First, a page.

The debate on the controversial “Heartbeat Bill” begins.

LINCOLN, Neb. (Nebraska) – State senators heard the controversial ‘Heartbeat Bill’ in the legislature for the first time on Wednesday.

If passed, the bill would ban performing or inducing an abortion when a heartbeat could be detected on an ultrasound, which is usually around the six-week mark.

LB 626 was introduced by Northeast Nebraska Senator Joni Albrecht early in the session. He made it his priority bill.

“It’s about one thing, protecting babies with beating hearts from abortion,” Albrecht said. “Before performing an abortion, a doctor must perform an ultrasound to check the fetal heartbeat.”

The bill was introduced to prevent abortion after detecting a heartbeat except in cases of sexual assault, incest or to save the mother’s life.

Opponents said the bill was too restrictive on professionals providing care and threatened a woman’s autonomy.

“I don’t think many people in this room would be willing to give up their ability to have choice about decisions that are very important to their lives, their bodies, their autonomy and their freedom just to have no regrets,” said La Lincoln Senator Anna Wishart.

“Including ourselves in the decision-making process, the private decisions between a woman and her doctor is not a decision I should be making,” said Omaha Sen. Tony Vargas.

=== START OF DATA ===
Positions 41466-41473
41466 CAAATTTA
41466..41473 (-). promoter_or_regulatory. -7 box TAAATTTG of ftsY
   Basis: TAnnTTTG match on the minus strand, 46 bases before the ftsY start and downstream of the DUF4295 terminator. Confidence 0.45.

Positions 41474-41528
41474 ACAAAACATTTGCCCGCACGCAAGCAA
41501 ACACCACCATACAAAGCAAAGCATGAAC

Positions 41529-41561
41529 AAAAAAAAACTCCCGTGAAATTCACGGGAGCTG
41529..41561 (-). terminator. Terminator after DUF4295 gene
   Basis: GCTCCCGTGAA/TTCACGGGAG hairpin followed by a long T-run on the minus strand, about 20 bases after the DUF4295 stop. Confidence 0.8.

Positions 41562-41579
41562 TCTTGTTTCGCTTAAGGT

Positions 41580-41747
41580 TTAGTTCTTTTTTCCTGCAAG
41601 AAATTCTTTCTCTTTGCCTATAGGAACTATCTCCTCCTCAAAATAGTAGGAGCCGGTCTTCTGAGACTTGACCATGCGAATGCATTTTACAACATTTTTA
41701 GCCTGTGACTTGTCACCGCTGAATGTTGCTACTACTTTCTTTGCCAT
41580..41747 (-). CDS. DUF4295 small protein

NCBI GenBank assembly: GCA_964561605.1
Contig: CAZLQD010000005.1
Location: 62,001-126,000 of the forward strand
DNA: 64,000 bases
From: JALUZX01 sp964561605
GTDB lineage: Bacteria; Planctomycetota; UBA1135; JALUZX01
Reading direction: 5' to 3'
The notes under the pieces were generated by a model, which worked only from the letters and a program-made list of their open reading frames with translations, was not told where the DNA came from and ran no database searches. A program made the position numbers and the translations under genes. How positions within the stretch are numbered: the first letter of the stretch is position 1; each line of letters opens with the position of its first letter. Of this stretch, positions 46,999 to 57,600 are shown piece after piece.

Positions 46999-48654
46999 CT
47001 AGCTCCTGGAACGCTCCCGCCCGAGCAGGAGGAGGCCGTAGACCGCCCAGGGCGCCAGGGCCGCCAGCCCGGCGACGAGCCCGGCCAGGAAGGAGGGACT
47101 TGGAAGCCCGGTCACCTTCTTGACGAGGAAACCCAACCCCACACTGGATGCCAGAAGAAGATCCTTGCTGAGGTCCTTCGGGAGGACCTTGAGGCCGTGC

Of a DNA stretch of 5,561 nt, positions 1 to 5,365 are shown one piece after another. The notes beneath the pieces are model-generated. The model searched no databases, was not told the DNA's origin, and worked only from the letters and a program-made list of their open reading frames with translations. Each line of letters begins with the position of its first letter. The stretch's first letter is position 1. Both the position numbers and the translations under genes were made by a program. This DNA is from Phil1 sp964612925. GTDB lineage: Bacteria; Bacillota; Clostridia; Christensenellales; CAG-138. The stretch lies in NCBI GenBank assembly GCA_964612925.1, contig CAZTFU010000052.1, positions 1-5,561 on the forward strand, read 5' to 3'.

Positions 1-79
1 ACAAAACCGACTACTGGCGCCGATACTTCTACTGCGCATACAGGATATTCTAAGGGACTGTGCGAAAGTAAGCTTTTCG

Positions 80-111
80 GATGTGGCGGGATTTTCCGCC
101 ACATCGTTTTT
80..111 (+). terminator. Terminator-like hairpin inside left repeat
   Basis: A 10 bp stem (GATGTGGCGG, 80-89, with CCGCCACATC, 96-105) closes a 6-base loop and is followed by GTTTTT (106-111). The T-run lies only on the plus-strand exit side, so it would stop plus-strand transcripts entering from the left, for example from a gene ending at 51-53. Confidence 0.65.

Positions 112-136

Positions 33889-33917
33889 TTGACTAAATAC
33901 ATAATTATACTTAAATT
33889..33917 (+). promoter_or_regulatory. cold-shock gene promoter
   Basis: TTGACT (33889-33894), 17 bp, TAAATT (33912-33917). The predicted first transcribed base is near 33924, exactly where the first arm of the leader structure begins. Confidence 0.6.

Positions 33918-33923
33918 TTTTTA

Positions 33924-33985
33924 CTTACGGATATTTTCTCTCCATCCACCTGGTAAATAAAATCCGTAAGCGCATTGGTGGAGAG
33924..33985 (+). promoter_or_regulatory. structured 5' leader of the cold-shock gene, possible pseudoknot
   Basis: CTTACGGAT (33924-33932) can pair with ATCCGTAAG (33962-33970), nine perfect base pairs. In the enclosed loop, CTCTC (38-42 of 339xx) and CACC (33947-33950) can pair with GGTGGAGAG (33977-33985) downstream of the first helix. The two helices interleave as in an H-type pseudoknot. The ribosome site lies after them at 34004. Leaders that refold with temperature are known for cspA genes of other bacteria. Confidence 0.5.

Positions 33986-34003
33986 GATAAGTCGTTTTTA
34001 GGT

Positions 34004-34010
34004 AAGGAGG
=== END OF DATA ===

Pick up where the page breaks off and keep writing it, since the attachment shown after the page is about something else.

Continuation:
Proponents argue that a heartbeat is a universal sign of life and should be protected.

“I’m very sure the ‘last of these’ would be that baby who grows and develops safely in the womb,” said Omaha Senator Kathleen Kauth. “That child has no defenses, only his mother to protect him.”

Both sides of the debate mobilized inside and outside the Capitol. Those in opposition wore green in the rotunda. Those in favor have gathered outside on the steps of the Capitol.

“We, without a doubt, have an overwhelming majority of people who are 100 percent pro-life and believe in children’s right to live,” said Governor Jim Pillen who was in attendance at the rally.

Opponents tabled a flurry of amendments and motions, one of which aims to postpone discussion of the bill indefinitely.

On Wednesday, Sen. Megan Hunt filed a separate motion to defer the bill; the decision in this regard is still pending.

There was also discussion of an amendment introduced to move the ban to 12 weeks instead of six.

Nebraska currently has a ban on abortion after 20 weeks of gestation.

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